By Harry J. Holzer – Automation eliminates the number of workers needed per unit of good or service produced. By reducing unit costs it raises productivity and, in a competitive market, product prices should decline. All else equal, this will raise consumer demand for the good or service in question.
Whether or not this rise in product demand is sufficiently large to raise overall employment for the product depends on whether the fall in workers needed per unit of production is proportionately lesser or greater than the rise in the numbers of units demanded; if lesser, than product demand will rise.
Labor economists believe that workers mostly pay for general skill development (often in the form of lower wages, when the training occurs on the job), while employers are willing to share more in the costs of developing worker skills more specific to their needs.6 A shift away from specific towards more general skill training will thus involve a shift of the costs of training away from employers towards workers (or the public), and less sharing of any risks involved in whether the market rewards those skills over time.
Some workers whose tasks can mostly be performed by machines will be displaced, while demand is enhanced for others who can work along with the new machines—perhaps as technicians or engineers but also in a range of newer tasks that the machines cannot perform, including more complex analysis or social interactions with customers and coworkers. more> https://goo.gl/pveH2W
Posted in Book review, Broadband, Business, Economic development, Economy, Education, Technology
Tagged Automation, Jobs, Productivity, robots, Training, Unemployment
The New Leader’s 100-Day Action Plan, Author: George Bradt.
By George Bradt – Real strengths are made up of talent, knowledge and skills. It’s not enough to study a subject. Expertise is born of practice.
Real strengths enable people to do what they need to do. Pretend strengths may be intriguing at first, but end up disappointing.
Too many people think they should be able to sell because they’ve worked with salespeople before, either as buyers themselves, providing support to sales, or making products or services that others sell. They can’t sell. Selling requires talent, knowledge and skills born of practice.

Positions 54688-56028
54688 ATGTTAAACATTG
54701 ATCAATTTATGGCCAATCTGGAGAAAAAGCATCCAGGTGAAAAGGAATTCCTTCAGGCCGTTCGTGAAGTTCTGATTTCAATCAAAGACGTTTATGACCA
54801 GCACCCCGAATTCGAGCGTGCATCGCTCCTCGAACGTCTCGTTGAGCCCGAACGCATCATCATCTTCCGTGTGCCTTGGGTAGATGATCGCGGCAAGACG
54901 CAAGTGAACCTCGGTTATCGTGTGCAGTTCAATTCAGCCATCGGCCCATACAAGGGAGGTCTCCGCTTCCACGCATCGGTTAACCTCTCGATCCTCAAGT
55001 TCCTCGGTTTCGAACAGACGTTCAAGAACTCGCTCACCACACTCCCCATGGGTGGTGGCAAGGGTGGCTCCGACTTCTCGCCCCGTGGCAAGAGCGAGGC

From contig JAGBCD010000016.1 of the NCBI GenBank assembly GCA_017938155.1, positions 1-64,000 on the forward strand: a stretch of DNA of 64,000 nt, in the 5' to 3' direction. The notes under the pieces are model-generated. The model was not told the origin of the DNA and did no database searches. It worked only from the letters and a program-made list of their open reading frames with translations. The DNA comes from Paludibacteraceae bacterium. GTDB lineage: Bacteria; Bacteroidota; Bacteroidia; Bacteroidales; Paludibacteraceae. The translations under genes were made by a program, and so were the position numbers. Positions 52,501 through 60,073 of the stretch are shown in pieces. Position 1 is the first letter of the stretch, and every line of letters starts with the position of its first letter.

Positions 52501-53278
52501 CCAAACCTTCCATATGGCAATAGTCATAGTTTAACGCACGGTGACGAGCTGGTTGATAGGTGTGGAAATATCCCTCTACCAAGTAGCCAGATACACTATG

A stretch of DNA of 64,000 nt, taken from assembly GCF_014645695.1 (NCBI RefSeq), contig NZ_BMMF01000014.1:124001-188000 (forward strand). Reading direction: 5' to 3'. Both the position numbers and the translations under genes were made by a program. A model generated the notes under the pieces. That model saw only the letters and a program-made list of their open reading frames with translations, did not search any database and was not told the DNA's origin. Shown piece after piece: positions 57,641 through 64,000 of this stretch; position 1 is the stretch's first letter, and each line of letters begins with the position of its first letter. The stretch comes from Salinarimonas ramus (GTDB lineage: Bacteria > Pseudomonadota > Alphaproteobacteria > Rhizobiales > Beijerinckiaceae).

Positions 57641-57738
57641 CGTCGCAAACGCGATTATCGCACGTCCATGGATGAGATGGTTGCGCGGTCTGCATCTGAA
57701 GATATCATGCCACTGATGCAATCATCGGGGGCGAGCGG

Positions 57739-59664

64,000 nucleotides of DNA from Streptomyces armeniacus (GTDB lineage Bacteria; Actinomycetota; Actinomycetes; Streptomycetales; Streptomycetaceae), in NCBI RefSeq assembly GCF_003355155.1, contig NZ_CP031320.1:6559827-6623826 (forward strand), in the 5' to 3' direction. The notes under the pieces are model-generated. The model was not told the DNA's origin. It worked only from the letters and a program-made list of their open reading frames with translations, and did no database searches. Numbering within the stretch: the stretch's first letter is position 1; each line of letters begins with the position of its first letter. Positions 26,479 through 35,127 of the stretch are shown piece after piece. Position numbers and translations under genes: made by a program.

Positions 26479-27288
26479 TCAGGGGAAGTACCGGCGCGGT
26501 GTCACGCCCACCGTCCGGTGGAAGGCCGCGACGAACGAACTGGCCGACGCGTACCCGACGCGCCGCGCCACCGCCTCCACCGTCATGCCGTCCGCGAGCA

Too many people think they can teach because they’ve been students.
Frontier Communications bought AT&T’s wire line services in Connecticut. They were excited because the transaction was going to: “be accretive” and “improve Frontier’s dividend payout” while customers “will have the same products and services that they currently enjoy”. (From their press release.)
Wasn’t true. The day of the transfer, my voicemail service got “disabled”. And it stayed disabled for 11 days. Each of the four times I called Frontier I was informed that they would “open a ticket”. I didn’t want a ticket. I wanted voicemail.
Frontier’s not a real phone company. It just plays one on TV. more> https://goo.gl/pH2m1L
Posted in Book review, Business, Economic development, Education, How to, Leadership, telecom
Tagged Business improvement, Jobs, Leadership, Productivity, Skills
Having Fun with Every Frame
By Dustin Driver – Emanuele Colombo grew up in the heart of Alps, in his own words, “spending time building spaceships with Legos and dreaming of becoming a paleontologist.” But he eventually left his dreams of dinosaur digging behind and instead focused on digital storytelling.
After graduation, he landed a gig with a creative agency in Milan. He honed his skills and fine-tuned his sense of aesthetics, motion, and timing. “I’ve always been interested in creativity in all its forms, from music to photography to videos,” he says. “That has helped me develop a good aesthetic sense and grow my creativity, and gain some technical experience.”
He left the agency behind and began teaching himself how to animate using a combination of Adobe Illustrator and After Effects. He learned from Adobe tutorials and how-tos he found on YouTube, and he read every article about animation that he could get his hands on. He worked on personal projects—short videos and looping GIFs that he shared on his Vimeo page—to develop his skills. Some of them became viral hits, and soon he was getting job offers from around the world.
Today, Colombo works for big brands like MTV, Google, IBM, Yahoo, Airbnb, American Express, ESPN, and Saatchi & Saatchi. more> https://goo.gl/Z63cZy
By Walter Vannini – Coding isn’t the only job that demands intense focus.
But you’d never hear someone say that brain surgery is ‘fun’, or that structural engineering is ‘easy’. When it comes to programming, why do policymakers and technologists pretend otherwise?
For one, it helps lure people to the field at a time when software (in the words of the venture capitalist Marc Andreessen) is ‘eating the world’ – and so, by expanding the labor pool, keeps industry ticking over and wages under control. Another reason is that the very word ‘coding’ sounds routine and repetitive, as though there’s some sort of key that developers apply by rote to crack any given problem.
It doesn’t help that Hollywood has cast the ‘coder’ as a socially challenged, type-first-think-later hacker, inevitably white and male, with the power to thwart the Nazis or penetrate the CIA. more> https://goo.gl/kfU3QD
Posted in Broadband, Economic development, Economy, Education, Media, Net, Technology
Tagged Broadband, Business improvement, Internet, Jobs, Productivity, Software, United States